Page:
Monday, July 11, 2016

Off-Broadway Review: Out of the Mouths of Babes

Image: Judith Ivey and Estelle Parsons. Photo: Carol Rosegg
What Happens When Four Women Who Loved the Same Man Get Together? Not What You Might Expect
By Lauren Yarger
Just throw out reality for about two hours and 15 minutes and you’ll be able to enjoy four actresses having a lot of fun on stage in Israel Horovitz’s bizarre comedy Out of the Mouths of Babes getting an extended Off-Broadway run at the Cherry Lane Theatre in Greenwich Village.

Headlining are two theater legends, Estelle Parsons, who has five Tony award nominations (the latest for her compelling performance in Velocity of Autumn) and an Oscar under her belt, and Judith Ivey, a Tony winner and multiple nominee too. They play two of the ex lovers/wives who show up in Paris for the funeral of the man they once loved.

Evelyn (Parsons), the second wife, lets herself into her former apartment (designed by Neil Patel) with its lofty ceilings and walls full of artwork only to be joined by his former lover, Evvie (Ivey) whom the man saw during his marriage to Evelyn. If that isn’t enough awkwardness to go around, they soon are joined by two others: another wife, Janice (Angelina Fiordellisi), who once tried to commit suicide by jumping out of one of the large windows overlooking the canal when she learned of the man’s infidelity to her, and Marie-Belle (Francesca Choy-Kee) who is the current occupant of the apartment, and who apparently still is receiving visits from her lover – the man they all adored -- in ghostly form.

Again, I stress that the plot is off-the-charts ridiculous, with the women joining together to keep Janice from taking the plunge again and listening as Janice and her tickle-happy ghost lover get it on in the other room. They say some very repetitive dialogue in a mediocre script that appears to have been written just to allow characters to say certain lines. A lot of those lines are pretty funny, but I am not sure they all would be without these amazing actresses saying them. Parsons and Ivey seem to get laughter from lines that aren’t really funny too, just by the way they deliver them.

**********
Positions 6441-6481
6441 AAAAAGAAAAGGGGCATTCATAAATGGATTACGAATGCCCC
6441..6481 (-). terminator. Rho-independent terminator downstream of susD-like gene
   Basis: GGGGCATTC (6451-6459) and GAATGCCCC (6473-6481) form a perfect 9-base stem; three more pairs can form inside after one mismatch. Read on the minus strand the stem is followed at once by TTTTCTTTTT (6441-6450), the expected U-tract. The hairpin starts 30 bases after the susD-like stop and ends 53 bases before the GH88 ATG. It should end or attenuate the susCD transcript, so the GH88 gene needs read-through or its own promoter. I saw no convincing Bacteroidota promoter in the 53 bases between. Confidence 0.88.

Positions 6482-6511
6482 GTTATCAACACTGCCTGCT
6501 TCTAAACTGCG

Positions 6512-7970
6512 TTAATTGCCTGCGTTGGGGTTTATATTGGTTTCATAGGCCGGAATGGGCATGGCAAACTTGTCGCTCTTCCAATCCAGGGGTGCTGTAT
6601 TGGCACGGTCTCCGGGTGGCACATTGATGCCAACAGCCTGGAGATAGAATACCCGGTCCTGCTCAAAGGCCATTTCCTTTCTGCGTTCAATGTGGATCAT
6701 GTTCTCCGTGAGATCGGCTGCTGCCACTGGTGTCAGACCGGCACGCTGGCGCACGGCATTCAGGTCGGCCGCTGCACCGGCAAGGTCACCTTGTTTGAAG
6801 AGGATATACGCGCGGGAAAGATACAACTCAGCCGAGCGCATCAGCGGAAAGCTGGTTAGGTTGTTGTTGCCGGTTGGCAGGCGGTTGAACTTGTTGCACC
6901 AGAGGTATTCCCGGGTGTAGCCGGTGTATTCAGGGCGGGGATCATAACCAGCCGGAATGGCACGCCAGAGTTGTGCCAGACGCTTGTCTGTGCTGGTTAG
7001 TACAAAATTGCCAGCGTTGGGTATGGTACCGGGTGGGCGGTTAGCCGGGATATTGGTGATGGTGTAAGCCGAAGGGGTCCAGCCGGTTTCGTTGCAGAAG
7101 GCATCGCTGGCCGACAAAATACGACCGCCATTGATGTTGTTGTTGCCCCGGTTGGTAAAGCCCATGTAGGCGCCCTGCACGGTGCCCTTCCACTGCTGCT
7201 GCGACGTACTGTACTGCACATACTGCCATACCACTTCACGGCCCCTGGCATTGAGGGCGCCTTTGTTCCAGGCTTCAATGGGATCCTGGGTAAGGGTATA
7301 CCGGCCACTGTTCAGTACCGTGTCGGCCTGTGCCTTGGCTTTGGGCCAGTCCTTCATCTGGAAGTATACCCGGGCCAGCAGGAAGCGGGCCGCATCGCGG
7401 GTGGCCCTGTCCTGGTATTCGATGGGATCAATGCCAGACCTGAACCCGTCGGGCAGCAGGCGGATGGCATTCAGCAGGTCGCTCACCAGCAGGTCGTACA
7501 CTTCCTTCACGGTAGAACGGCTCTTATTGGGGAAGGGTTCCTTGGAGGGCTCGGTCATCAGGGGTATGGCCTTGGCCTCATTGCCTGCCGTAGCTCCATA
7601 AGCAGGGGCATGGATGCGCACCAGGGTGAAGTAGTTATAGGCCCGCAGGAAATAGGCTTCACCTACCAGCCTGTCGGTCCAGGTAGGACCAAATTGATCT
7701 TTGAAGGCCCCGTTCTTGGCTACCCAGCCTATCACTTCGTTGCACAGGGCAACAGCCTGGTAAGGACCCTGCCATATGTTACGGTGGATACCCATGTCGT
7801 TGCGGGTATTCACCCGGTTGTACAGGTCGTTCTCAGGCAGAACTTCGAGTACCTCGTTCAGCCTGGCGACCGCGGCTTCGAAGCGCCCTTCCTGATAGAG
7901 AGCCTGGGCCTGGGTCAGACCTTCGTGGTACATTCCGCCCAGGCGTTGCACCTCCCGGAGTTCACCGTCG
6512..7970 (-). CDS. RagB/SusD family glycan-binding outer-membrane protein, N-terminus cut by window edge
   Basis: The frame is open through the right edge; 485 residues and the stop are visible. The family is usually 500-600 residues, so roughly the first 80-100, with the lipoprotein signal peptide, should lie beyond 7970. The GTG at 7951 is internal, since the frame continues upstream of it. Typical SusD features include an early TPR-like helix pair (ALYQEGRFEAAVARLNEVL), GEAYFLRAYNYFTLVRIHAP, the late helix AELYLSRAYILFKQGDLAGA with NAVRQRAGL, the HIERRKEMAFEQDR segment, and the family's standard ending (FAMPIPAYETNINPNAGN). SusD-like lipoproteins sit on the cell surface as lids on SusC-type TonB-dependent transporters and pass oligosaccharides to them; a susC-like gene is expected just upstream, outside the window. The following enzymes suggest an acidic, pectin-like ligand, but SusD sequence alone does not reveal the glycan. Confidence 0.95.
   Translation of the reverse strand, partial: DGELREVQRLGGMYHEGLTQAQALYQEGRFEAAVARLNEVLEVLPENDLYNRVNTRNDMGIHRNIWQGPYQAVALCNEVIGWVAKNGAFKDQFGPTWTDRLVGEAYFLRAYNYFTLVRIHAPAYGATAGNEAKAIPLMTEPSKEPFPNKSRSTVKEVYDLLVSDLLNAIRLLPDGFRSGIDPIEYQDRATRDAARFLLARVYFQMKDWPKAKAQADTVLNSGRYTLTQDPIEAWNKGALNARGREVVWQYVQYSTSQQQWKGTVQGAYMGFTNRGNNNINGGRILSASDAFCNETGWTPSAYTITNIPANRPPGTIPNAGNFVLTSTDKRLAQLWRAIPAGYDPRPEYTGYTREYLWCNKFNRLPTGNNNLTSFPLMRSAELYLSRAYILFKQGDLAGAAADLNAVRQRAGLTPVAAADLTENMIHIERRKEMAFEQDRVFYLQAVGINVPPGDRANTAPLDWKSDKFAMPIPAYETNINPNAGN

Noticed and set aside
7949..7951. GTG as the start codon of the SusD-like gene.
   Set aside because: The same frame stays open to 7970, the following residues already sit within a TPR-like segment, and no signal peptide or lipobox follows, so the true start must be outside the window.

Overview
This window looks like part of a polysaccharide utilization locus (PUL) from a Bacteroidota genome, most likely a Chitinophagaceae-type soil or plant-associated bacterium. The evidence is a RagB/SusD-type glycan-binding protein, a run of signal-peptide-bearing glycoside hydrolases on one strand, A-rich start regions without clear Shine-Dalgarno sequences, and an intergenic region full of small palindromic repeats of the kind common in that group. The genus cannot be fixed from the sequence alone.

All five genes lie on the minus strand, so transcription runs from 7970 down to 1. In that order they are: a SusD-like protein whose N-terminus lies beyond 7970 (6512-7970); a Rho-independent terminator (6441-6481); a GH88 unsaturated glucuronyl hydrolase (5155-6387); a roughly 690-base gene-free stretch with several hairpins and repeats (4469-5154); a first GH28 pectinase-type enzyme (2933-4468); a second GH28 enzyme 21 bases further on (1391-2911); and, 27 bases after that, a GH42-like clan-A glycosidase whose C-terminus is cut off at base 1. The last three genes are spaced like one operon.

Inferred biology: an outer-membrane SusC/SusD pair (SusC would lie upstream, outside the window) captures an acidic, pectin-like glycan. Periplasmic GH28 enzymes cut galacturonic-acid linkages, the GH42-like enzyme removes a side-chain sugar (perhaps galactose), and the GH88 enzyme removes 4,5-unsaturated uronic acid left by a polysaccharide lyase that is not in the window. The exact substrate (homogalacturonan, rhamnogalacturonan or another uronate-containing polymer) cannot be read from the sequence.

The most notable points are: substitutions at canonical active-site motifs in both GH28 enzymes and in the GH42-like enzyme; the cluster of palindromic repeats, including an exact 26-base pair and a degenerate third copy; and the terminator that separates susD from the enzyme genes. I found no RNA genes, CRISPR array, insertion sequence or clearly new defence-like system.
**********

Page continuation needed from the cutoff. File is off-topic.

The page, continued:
The multi-generations represented by the four women tell us that the deceased spent most of his 100 years collecting women. And despite his infidelity, they all seem to still be carrying a torch for him. Marie-Belle, the youngest and hippest of them all, is totally without any jealousy and proposes that the women all share the apartment in a sort of living tribute to him….

So the subject matter isn’t exactly what we hope for when it comes to finally having a play on stage that has four female characters, and several more mature ones to boot. They are all professionals in some way – Evelyn was a journalist, Evvie is a Hollywood screenwriter and Janice is an academic, but all these women seem to be able to do is fawn over their former lover who doesn’t sound like he was such a great guy….

Getting to see Parsons and Ivey interact makes it worthwhile, however. It also is nice to see Fiordellisi, celebrating her 20th year as Cherry Lane’s producing artistic director, get a turn on stage too (she goes back on Broadway to Zorba). I’d love to see them all in a play with something worth their acting abilities.

The combination of bizarre plot and male worship seems to work because of the engaging actresses cast by Director Barnet Kellman. There also is a surprise visit by a guest not credited in the Playbill. The show has been extended through July 31.

Out of the Mouths of Babes plays through July 31 at the Cherry Lane Theatre, 38 Commerce St., NYC. Performances are Wednesday and Saturday at 3 and 7 pm; Thursday and Friday at 7 pm; and Sunday at 3 pm.  Tickets $66-$96:  www.cherrylanetheatre.org866-811-4111.

Other credits:
Costume Design by Joseph G. Aulisi , Lighting Design by Paul Miller, Sound Design by Leon Rothenberg. 

--  Language

-- God's name taken in vain

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Our reviews are professional reviews written without a religious bias. At the end of them, you can find a listing of language, content or theological issues that Christians might want to know about when deciding which shows to see.

** Mature indicates that the show has posted an advisory because of content. Usually this means I would recommend no one under the age of 16 attend.

Theater Critic Lauren Yarger

Theater Critic Lauren Yarger

My Bio